• <i>meta</i>-Selective olefination of fluoroarenes with alkynes using CO<sub>2</sub> as a traceless directing group.

      Spencer, Andrew R A; Korde, Rishi; Font, Marc; Larrosa, Igor; orcid: 0000-0002-5391-7424 (2020-03-31)
      Over the last few decades C-H olefination has received significant interest, due to the importance and usefulness of aryl olefins both as synthetic targets and intermediates. While a wide range of <i>ortho</i>-olefination protocols have been developed, only a small number of <i>meta</i>-olefinations are currently available. Importantly, the most common approach to <i>meta</i>-olefination, using a large <i>meta</i>-directing template, is not suitable for substrates such as fluorobenzenes, which cannot be derivatised. We report that the <i>meta</i>-selective olefination of fluoroarenes can be achieved <i>via</i> the use of CO<sub>2</sub> as a traceless directing group, which can be easily installed and removed in a one-pot process. Furthermore, this approach avoids the use of stoichiometric Ag(i)-salts, commonly used in C-H olefinations, and affords complete <i>meta</i>- over <i>ortho</i>/<i>para</i>-regioselectivity.
    • <i>Ortho</i> C-H arylation of arenes at room temperature using visible light ruthenium C-H activation.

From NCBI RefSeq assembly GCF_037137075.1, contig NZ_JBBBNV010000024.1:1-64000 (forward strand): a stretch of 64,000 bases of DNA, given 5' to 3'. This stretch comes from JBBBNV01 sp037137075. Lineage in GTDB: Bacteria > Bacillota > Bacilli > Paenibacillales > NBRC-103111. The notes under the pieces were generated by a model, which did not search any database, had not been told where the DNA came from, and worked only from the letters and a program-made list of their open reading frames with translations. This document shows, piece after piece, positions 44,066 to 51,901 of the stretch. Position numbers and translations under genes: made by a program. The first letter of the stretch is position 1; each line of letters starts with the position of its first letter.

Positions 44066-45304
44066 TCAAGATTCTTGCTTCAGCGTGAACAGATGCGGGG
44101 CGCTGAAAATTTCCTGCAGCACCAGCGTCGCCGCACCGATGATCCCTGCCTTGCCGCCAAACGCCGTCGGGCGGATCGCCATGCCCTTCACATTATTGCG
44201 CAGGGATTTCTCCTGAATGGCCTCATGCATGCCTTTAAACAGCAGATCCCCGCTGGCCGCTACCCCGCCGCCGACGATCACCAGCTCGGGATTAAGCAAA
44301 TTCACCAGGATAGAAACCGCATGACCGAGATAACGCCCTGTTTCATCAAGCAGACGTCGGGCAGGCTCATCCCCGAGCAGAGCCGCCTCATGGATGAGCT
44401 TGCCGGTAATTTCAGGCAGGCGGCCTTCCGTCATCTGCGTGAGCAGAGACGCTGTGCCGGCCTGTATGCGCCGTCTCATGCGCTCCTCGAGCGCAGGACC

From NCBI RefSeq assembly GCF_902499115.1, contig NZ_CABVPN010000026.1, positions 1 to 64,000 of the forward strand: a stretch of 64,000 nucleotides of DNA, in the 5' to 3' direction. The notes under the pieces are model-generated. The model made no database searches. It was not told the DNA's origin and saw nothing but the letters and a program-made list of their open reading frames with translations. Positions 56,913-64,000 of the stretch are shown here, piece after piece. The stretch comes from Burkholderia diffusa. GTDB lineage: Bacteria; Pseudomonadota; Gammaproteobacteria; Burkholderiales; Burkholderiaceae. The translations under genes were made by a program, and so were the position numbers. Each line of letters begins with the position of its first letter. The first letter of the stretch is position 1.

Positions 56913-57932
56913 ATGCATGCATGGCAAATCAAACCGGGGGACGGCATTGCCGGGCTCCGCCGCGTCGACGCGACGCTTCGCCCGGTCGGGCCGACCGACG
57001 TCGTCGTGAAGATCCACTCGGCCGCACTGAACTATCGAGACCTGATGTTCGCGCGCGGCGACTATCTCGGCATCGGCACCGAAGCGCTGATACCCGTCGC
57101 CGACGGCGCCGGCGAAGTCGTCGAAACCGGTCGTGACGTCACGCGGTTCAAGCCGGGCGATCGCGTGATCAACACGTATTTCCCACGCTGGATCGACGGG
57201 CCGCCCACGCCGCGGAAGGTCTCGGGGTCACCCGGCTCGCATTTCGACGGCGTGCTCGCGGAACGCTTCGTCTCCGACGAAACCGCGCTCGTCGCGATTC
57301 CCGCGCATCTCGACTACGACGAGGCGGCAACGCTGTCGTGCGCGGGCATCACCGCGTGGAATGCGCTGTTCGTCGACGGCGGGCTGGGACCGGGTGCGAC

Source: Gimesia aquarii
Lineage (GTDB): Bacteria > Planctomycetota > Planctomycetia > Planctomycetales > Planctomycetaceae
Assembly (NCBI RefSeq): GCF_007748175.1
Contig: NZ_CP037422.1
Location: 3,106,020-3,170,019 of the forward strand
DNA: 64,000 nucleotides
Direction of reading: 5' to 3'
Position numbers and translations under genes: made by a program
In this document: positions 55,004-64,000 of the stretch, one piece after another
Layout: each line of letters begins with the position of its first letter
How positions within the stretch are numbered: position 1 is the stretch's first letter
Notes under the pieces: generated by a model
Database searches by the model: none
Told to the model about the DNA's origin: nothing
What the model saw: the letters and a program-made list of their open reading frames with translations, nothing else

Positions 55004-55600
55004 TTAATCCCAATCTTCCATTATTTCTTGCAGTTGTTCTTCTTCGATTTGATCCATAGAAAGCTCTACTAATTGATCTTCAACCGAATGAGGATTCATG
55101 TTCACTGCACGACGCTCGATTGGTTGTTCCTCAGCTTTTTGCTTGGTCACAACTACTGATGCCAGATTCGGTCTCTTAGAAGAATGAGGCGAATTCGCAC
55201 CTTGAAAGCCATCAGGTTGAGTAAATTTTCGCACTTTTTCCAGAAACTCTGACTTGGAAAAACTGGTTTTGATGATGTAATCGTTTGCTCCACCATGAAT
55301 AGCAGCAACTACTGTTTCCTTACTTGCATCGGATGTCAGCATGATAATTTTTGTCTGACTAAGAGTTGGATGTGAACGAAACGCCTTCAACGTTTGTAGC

Sagadevan, Arunachalam; orcid: 0000-0001-9486-1706; Charitou, Anastasios; orcid: 0000-0002-9100-8950; Wang, Fen; Ivanova, Maria; Vuagnat, Martin; Greaney, Michael F; orcid: 0000-0001-9633-1135 (2020-04-07)
      A ruthenium-catalyzed <i>ortho</i> C-H arylation process is described using visible light. Using the readily available catalyst [RuCl<sub>2</sub>(<i>p</i>-cymene)]<sub>2</sub>, visible light irradiation was found to enable arylation of 2-aryl-pyridines at room temperature for a range of aryl bromides and iodides.
    • <i>‘I call it the hero complex’ –</i> Critical considerations of power and privilege and seeking to be an agent of change in qualitative researchers’ experiences

      Oakley, Lisa; orcid: 0000-0001-8909-7889; Fenge, Lee-Ann; orcid: 0000-0003-0896-7323; Taylor, Bethan (Informa UK Limited, 2020-01-30)
    • Identification of an Altered Matrix Signature in Kidney Aging and Disease.

      Randles, Michael; Lausecker, Franziska; Kong, Qing; Suleiman, Hani; Reid, Graeme; Kolatsi-Joannou, Maria; Tian, Pinyuan; Falcone, Sara; Davenport, Bernard; Potter, Paul; et al. (2021-05-28)